Tag Archives: Michael Henson

WHAT DOES A MUSIC DIRECTOR DO?

Photo by Jeff Wheeler

Photo by Jeff Wheeler

A week or so ago, the MOA Board floated an idea to bring back Osmo Vänskä as Principal Guest Conductor of the Minnesota Orchestra. They would give him 8-10 weeks for conducting and no administrative responsibilities. My first thought was geez, that’s a corporate trick. Hire someone to do most if not all of a manager’s duties and responsibilities but don’t give him the title or the pay. My second thought: who’d they have in mind for Music Director? Then my anger kicked in. This Principal Guest Conductor idea is essentially a slap in the face for Mr. Vänskä, who had been the Music Director for ten years before resigning October 1, 2013 when the Board and musicians could not reach an agreement, and truly an insidious, cruel move on the part of the MOA Board if they were serious about it.

I thought it might be interesting to compare the two positions so you can get an idea of what the Board’s offer truly means. When I researched conductors, one area I needed to learn about for Evan Quinn in the Perceval novels is the job of music director and if it was something Evan would want. First it means he’d have his own orchestra, his own musical instrument. But along with that comes duties and responsibilities that he might not want for a while as he settles in Vienna, Austria.

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MUSIC DIRECTOR

 

PRINCIPAL GUEST CONDUCTOR

Primary conductor and artistic leader of symphony orchestra. He or she has three main areas of duties and responsibilities: Primary guest conductor of a symphony orchestra. He or she has one main area of duties and responsibilities:

 

1) CONDUCTOR: responsible for conducting the orchestra, developing programs for the orchestra, hiring musicians for the orchestra (or letting them go).  The Music Director must have the technical skills regarding the orchestra’s instruments, musical analysis, mastery of musical styles, and advanced aural skills.  He must also have advanced conducting skills including baton technique, rehearsal technique, podium presence, the ability to communicate with the musicians and lead them effectively and gain their respect. She must also have extensive and insightful knowledge of music as well as the arts and humanities in general including a comprehensive knowledge of repertoire, the history of music, language skills and knowledge of visual arts, literature and drama.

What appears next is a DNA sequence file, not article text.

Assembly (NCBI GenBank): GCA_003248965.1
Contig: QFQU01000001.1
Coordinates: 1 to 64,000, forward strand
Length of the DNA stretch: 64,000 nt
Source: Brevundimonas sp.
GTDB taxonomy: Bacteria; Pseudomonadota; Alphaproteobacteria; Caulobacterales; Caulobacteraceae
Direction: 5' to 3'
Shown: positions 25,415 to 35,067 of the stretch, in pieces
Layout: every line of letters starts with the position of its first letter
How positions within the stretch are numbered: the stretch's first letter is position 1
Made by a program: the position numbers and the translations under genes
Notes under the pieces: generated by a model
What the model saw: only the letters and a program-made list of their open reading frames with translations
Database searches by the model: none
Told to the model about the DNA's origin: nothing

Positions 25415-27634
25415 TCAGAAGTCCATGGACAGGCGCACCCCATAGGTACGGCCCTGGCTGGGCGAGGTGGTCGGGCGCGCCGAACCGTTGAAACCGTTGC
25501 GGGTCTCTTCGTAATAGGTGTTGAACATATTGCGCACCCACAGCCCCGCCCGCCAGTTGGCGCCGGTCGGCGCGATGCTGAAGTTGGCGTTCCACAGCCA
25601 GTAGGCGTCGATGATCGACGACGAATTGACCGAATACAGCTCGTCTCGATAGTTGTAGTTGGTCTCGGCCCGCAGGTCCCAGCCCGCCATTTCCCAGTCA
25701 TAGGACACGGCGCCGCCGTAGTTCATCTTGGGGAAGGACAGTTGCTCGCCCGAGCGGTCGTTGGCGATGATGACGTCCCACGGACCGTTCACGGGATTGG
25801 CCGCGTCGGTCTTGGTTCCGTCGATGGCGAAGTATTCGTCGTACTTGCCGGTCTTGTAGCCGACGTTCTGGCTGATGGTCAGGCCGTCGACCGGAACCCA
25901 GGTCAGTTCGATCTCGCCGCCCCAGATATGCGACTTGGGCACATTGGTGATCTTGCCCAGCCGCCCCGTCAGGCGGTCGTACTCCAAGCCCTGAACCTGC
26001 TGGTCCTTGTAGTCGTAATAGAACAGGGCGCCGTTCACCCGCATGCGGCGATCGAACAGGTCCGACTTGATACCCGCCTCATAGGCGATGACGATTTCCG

1) CONDUCTOR: responsible for suggesting her program(s) to conduct and to work with the Music Director and orchestra staff to finalize the program(s). Lead rehearsals and conduct the concerts.  In addition, since guest conductors could be candidates for a Music Directorship, they also must be able to be responsible for everything the Music Director is responsible for under all three areas of duties and responsibilities.
2) ARTISTIC DIRECTOR: as the artistic leader of the organization, he needs to possess qualities of personal discipline and integrity, and the ability to advance the orchestra’s and community’s needs over his own. He must be able to establish an artistic vision for the entire organization.  He must also possess the necessary administrative skills to be able to work with all departments and the musicians, the knowledge necessary about governance, unions, etc., and a thorough grounding in professional ethics.

 

 
3) COMMUNITY ARTISTIC LEADER: must understand how the organization works as an institution in the wider community, serve as an influential community advocate for music and music education, and have an aptitude for good public and personal relations.  

 

For a more detailed description of the duties, responsibilities, traits and skills necessary for a Music Director, please visit the League of American Orchestras website and the article there entitled “Traits and Skills of a Music Director.”  I have not listed everything here, only the major duties and responsibilities.

Now, Mr. Vänskä has already worked for the MOA for ten years as the Music Director.  He exceeded expectations in his performance of this job. He is, without a doubt, qualified to once again serve as the Minnesota Orchestra’s Music Director.  Why offer him anything else?